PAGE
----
Venice Use Case – visiting a city, not being familiar with it
This use case, that will also be the reference for the relevant demo WP9, is focused on users not familiar with a territory. The purpose of the visit can be any, from visiting friends to tourism or business.
The user would expect to be helped in defining his tactics and maybe these change when he arrives in the city and needs to move around. Looking to a sustainable city/mobility concept, the journey should be planned and done using sustainable modes, i.e. alternative to private car use.
Of course the visitor may arrive by car, train, airplane etc. In all cases he is supposed to need help in understanding what to do to go to the final destination or to plan and do a touristic visit.
The most interesting case for sustainability is when he arrives by car. The application should encourage him to leave the car somewhere (park and ride facilities, for example) and to use other modes during the visit. As long as those modes involve public transport or shared rides (e.g. bike sharing, car sharing) then the application should help booking or purchasing the services or the tickets.
It is believed that the HMI (Human Machine Interface) is important for these applications and therefore a one-stop shop concept and a map based interface should be carefully considered. In the background the application should collect data from any practically available source. Another point is that the visitor would likely use his PC when at home and then a smartphone or a tablet when he is onsite. Therefore the application should be seen as a unique and consistent environment when used on different display dimensions.
All in all the applications should be designed to manage a workflow something similar to this: Enter the environment as a one-stop shop found immediately from Google or so, when he types the name of the city.
- define the itinerary targets of the user (points to be visited, if known already), maybe touching an advanced map where the user can see where these are, and additional information like price and availability.
- get also information about where he could go, i.e. what is coolest in town (culture, music, exhibitions..), always on an advanced map
- get information about these places and events
- re-define targets, maybe after some trade-offs that showed the user how long it would take for each alternatives (and that can be recalled to finally choose)
- see the possible itineraries and the mobility options. For example, if arriving by car, the advanced map could let the user see where he can park it and get a bus or access to the car sharing or bike sharing services or what else), better if the itineraries take into account the expected problems due to traffic or events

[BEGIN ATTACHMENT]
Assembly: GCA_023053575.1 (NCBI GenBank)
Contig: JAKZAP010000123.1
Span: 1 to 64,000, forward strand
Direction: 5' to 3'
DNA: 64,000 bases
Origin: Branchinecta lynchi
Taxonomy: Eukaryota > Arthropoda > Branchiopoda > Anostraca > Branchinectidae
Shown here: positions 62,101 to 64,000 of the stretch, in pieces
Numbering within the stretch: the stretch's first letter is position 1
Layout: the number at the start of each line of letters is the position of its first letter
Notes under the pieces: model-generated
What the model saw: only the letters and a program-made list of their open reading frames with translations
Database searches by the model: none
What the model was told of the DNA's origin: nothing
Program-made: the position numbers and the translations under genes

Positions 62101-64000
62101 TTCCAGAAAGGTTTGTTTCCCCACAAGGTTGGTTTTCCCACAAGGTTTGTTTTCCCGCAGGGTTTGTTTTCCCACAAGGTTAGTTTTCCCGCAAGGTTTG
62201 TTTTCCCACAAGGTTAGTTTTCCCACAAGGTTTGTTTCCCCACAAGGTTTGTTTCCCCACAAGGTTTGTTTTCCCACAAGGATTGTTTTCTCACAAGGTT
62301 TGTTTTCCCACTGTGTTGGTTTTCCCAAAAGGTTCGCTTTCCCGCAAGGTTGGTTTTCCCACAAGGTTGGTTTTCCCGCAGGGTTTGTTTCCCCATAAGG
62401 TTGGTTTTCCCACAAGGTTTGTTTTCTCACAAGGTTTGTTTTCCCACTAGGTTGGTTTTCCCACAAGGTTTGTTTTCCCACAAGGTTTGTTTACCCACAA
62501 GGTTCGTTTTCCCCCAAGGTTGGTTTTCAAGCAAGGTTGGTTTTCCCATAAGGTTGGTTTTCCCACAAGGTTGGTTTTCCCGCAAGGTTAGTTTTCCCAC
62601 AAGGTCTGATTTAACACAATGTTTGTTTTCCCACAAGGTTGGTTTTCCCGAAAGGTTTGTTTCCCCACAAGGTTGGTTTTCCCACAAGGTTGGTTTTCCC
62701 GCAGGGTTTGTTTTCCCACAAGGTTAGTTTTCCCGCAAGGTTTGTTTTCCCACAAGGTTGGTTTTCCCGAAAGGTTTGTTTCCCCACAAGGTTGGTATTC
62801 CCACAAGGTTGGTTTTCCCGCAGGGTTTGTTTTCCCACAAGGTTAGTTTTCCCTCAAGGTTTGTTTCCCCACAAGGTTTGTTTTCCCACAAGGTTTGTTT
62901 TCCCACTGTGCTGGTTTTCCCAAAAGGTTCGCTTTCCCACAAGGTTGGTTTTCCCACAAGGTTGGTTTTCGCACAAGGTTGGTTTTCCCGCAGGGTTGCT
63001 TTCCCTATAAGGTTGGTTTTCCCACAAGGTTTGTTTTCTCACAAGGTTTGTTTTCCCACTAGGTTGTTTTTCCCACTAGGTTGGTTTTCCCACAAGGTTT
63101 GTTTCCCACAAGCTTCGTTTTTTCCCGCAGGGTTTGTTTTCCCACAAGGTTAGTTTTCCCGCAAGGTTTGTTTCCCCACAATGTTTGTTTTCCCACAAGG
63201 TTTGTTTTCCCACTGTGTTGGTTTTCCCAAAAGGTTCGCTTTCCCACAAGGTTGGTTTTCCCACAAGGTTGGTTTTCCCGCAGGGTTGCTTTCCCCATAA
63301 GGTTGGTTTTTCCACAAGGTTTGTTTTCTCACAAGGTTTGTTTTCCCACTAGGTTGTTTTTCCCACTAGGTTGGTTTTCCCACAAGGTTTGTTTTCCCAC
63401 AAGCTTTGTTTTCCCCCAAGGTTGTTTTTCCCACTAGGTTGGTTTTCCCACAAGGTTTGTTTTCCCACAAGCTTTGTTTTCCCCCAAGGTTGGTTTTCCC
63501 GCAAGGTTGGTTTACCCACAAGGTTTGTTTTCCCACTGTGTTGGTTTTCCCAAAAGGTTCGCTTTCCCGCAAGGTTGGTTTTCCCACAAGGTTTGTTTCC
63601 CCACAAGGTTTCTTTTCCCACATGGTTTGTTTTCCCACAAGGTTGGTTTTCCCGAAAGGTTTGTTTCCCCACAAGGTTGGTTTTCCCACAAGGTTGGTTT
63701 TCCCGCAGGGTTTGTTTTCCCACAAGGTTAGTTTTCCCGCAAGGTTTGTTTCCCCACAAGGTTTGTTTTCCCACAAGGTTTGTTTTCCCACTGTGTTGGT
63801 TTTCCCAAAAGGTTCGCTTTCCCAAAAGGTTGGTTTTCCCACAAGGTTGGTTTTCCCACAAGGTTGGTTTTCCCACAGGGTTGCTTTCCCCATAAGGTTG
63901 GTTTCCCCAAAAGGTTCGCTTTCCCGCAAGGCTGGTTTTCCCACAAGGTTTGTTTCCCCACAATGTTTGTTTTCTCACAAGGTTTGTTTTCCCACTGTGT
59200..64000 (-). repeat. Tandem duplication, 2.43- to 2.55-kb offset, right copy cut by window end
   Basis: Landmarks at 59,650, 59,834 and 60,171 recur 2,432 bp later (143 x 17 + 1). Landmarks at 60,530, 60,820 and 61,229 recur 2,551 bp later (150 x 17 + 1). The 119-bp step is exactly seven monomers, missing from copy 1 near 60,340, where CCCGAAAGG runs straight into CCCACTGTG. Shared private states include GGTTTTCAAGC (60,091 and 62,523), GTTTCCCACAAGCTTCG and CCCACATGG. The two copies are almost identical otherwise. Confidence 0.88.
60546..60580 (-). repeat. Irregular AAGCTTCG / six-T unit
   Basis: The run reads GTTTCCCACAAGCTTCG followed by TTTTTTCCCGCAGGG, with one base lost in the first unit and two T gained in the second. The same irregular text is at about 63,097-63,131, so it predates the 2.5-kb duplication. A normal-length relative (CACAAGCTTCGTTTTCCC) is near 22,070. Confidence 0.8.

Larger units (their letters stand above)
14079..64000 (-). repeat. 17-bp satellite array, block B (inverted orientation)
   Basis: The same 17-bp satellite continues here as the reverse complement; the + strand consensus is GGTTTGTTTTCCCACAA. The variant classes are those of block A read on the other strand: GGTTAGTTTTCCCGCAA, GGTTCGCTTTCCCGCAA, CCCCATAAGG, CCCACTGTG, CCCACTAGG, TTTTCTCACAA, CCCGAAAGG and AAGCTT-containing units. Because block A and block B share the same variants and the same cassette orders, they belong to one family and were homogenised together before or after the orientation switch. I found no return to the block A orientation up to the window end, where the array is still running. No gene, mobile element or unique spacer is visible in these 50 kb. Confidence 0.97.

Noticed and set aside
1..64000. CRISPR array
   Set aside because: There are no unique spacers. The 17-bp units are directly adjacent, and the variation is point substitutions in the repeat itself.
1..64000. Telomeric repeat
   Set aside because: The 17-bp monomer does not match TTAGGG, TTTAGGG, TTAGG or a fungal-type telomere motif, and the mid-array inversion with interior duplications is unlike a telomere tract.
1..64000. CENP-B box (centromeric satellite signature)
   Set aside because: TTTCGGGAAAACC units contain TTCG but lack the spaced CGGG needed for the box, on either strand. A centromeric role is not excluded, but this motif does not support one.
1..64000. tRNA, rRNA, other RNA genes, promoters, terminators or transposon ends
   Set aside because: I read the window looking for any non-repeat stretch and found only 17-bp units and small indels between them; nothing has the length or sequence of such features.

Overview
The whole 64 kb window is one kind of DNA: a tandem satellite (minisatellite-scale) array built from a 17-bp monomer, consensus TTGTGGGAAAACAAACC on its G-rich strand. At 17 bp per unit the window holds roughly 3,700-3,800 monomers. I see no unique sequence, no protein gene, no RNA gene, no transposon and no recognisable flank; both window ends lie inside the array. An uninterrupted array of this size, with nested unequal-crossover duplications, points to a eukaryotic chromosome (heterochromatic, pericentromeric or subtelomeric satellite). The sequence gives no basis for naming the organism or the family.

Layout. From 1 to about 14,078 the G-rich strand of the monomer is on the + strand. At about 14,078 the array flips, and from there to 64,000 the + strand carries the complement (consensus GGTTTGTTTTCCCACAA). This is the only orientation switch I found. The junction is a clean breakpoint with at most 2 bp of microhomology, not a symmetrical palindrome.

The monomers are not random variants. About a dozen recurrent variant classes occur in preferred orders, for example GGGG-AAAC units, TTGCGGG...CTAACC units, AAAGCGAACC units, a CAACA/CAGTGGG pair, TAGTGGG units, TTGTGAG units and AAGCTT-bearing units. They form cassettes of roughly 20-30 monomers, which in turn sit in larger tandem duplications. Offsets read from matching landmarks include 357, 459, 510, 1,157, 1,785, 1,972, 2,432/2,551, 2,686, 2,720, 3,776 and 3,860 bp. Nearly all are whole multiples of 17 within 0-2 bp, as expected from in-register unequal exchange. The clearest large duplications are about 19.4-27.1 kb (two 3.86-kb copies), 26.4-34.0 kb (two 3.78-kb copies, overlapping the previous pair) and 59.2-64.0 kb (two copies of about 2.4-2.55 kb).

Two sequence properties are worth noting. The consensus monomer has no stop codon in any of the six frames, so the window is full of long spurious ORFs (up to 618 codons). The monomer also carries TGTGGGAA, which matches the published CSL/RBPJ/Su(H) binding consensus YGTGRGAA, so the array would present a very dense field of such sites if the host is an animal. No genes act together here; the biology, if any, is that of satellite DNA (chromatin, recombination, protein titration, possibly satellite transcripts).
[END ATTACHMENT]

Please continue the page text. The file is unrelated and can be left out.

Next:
- choose the itinerary and the museums or areas he want to visit
- book and purchase the tickets and passes
- modify and adapt.
Get helped during his visit: for example, if he uses the personal advisor in a kind of navigator mode, then he could be curious to get information about a building, a monument shown in the map or seen nearby. The app could give the information when the user touches the map. This would make the map interactive and not only a background. The application will be tested in Venice, both in the mainland area where the territory is representative of any small-to-medium sized European city, and in the historic area to represent any other touristic interesting city. In particular, Mestre (the Venice inland area) has 14 park and ride areas where the user can leave the car and has directaccess to buses and bike and car sharing. These facilities would be involved in the tests and would be monitored by some on-purpose equipment to provide information about spaces and services actually available when the visitor is about to arrive and this will be a practical solution to the promotion of the modal change. The demonstration related to the touristic visits use case will mostly take place in the historic area and will take into account that the city of Venice has in place a web based ticketing sales facility and has a Municipal website publishing planned and on-going events, touristic information etc. and a GIS with the city network and other information.
Available data that could be made available to the application include localization of public transport, public transport paths and timetables, car and bike sharing data, some traffic data and TV images (to be data processed to derive information about congestion, if it is the case), city network data and GIS. An investigation about the data actually available and how to collect them will be done at the early stages of the project. The work to be done to actually dig and integrate the data is foreseen to be long and man-month consuming but Venice will do all what is possible to ensure access to the data within appropriate agreements.